Speaking of audio, will the client want the sound track to be in different languages? My Italian hotel client wanted the same video promoting their hotel to be made in Italian, German and English. The original was recorded in Italian. A friend of the client, a German speaker, read the text of the original Italian narration in German. I dropped that audio into the German version, displacing the original Italian. For the English version of that same video, I did the voice over.

The editing process is the final step and the one that requires a high level of understanding between me and the client.

I present an an initial version (edit) of the video(s) that will be equal to or usually longer than the time that was initially agreed to in the contract. That “rough cut” video will be offered to the client within 7 days of capture, though usually much sooner. I do this so both parties can agree to the need for, scheduling of (and payment of) any “additional” shoots. Once the client sees and accepts the rough version of the video, the client also agrees to pay the final fee.

The client will be able to make only TWO revisions/suggestions per each video. Each revision can involve changes to the order of the video clips, revisions of the audio, changes to the text on screen, etc. Any requests for additional revisions after two rounds will be billed to the client as additional editing time.

Any requests for additional content that require new video capture will be billed to the client as additional shooting days. These additions need to be agreed to, in writing, before I start any such “additional“ shoots.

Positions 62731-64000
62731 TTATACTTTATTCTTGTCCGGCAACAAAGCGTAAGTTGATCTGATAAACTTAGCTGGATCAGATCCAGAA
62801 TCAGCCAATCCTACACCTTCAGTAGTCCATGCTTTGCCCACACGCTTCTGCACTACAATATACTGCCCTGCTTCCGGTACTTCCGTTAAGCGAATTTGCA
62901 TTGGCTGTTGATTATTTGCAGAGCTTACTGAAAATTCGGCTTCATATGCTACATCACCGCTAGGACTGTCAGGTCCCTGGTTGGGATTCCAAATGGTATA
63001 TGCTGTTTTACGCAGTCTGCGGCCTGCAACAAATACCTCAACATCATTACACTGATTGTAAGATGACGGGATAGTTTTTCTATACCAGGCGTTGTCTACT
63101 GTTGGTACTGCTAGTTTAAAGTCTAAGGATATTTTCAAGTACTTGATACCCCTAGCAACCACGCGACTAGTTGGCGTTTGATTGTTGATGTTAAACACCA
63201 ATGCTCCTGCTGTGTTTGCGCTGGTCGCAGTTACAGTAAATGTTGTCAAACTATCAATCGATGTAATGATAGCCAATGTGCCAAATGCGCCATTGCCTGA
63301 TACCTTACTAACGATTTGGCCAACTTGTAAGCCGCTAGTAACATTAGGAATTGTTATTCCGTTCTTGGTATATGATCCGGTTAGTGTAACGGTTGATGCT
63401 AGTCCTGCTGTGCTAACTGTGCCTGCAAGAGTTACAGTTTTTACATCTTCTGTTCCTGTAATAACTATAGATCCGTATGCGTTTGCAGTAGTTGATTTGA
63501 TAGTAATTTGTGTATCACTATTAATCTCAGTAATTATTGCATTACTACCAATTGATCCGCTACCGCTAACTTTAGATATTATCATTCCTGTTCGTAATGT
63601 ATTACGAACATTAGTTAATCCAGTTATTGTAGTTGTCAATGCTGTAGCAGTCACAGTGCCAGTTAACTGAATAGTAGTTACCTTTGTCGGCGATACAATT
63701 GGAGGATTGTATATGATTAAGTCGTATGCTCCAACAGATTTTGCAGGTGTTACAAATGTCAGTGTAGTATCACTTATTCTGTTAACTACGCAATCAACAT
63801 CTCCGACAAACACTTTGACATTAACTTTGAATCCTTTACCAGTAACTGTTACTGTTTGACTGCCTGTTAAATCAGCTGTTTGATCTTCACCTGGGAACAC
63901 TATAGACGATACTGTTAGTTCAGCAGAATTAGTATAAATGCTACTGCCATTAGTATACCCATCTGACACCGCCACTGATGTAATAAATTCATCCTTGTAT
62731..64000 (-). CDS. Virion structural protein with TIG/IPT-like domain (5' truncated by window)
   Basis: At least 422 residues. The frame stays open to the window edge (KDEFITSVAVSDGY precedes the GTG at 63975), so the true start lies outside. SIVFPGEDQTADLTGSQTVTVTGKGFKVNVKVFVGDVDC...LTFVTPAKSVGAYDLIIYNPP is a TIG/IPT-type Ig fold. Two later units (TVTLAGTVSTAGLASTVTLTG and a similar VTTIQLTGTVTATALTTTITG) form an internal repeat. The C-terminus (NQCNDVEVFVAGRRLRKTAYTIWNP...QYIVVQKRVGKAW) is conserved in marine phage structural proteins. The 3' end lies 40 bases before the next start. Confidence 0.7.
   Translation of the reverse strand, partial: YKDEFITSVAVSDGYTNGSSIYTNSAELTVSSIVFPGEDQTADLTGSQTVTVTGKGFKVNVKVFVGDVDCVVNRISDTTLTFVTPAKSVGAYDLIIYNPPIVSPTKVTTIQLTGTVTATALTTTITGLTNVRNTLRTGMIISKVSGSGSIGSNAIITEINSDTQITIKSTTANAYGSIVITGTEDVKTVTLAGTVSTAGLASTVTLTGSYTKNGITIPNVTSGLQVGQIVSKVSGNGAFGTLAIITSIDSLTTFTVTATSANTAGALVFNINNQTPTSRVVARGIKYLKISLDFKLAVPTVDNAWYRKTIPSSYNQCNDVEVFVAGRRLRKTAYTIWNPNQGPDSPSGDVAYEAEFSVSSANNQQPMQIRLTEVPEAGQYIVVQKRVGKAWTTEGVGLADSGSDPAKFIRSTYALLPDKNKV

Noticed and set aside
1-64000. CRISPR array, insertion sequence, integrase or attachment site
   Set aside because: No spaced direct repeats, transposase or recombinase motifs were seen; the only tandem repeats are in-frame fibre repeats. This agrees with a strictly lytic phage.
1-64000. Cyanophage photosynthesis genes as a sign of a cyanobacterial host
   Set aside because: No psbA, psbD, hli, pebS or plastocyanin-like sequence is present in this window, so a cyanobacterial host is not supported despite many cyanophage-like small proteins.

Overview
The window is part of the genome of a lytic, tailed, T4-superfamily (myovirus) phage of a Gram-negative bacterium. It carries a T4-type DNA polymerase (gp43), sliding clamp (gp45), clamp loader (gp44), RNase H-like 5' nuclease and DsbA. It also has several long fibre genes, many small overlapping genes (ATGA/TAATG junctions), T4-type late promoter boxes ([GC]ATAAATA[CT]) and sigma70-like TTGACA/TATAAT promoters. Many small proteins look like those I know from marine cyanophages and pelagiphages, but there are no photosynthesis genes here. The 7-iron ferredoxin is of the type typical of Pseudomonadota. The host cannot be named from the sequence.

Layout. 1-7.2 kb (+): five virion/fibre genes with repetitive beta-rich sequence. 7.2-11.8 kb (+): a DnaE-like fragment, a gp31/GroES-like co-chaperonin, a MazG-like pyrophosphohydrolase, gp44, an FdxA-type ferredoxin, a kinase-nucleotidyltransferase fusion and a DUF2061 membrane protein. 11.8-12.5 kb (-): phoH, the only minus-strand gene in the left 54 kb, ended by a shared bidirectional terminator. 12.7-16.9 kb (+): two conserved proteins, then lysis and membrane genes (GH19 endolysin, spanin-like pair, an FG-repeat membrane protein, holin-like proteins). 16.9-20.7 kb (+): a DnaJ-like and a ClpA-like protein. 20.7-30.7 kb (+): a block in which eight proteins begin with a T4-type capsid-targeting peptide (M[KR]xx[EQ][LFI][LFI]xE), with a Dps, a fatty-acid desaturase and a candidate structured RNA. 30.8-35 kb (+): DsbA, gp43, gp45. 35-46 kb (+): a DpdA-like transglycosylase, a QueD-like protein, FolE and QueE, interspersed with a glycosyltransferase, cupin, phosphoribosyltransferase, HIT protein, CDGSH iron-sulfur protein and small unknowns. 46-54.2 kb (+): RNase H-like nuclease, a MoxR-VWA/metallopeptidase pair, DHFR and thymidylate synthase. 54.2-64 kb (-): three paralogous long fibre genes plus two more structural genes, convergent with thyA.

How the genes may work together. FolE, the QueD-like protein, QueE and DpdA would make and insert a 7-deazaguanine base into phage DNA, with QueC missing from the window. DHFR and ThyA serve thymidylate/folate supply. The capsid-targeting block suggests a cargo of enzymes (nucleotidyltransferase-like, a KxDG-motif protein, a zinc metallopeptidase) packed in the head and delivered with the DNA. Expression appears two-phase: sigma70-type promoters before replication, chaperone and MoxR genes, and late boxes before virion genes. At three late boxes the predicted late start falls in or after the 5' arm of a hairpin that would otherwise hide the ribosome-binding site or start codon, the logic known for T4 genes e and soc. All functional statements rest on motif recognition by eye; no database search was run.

The client will be supplied with one copy of each finished video, output as an MOV file, 1920 x 1080 in size in an H264 codec. (This a very high quality format that is well suited for conversion to other video formats, including for use on the Internet.) Additional versions can supplied subject to negotiations and payment of the agreed upon fees.

Finally, the last factor in any pricing calculation is what is the usage? As in, how long is the video to be used, in what formats, shown via what media, etc.? The longer a client uses my video and the more outlets that the same video goes out in, the more value the video adds to their business.

Is this for a small local business just starting out or is this for a large corporation with outposts across the globe? Is this for a non-profit group or a for profit corporation? I do not charge based on how much money the client has, but rather how much value does my video offer the client. A multi-national corporation using a video has the potential to generate large revenues with any such video. As the producer of that video, as the person adding value to their business, I deserve a share of that gain. A smaller business will not generate as much income from my video, so I will price it accordingly.

Once I know all that information, only then can I answer the question “What would you charge to produce a video similar to that of The Cafe, if you were asked to do one?” Without all the information, I would be doing little more than speculating. That approach is bound to leave me unhappy and my client dissatisfied. Worse than that, a less than ideal video is the result and that does a similarly less than ideal job of telling their story (and demonstrating my talents.)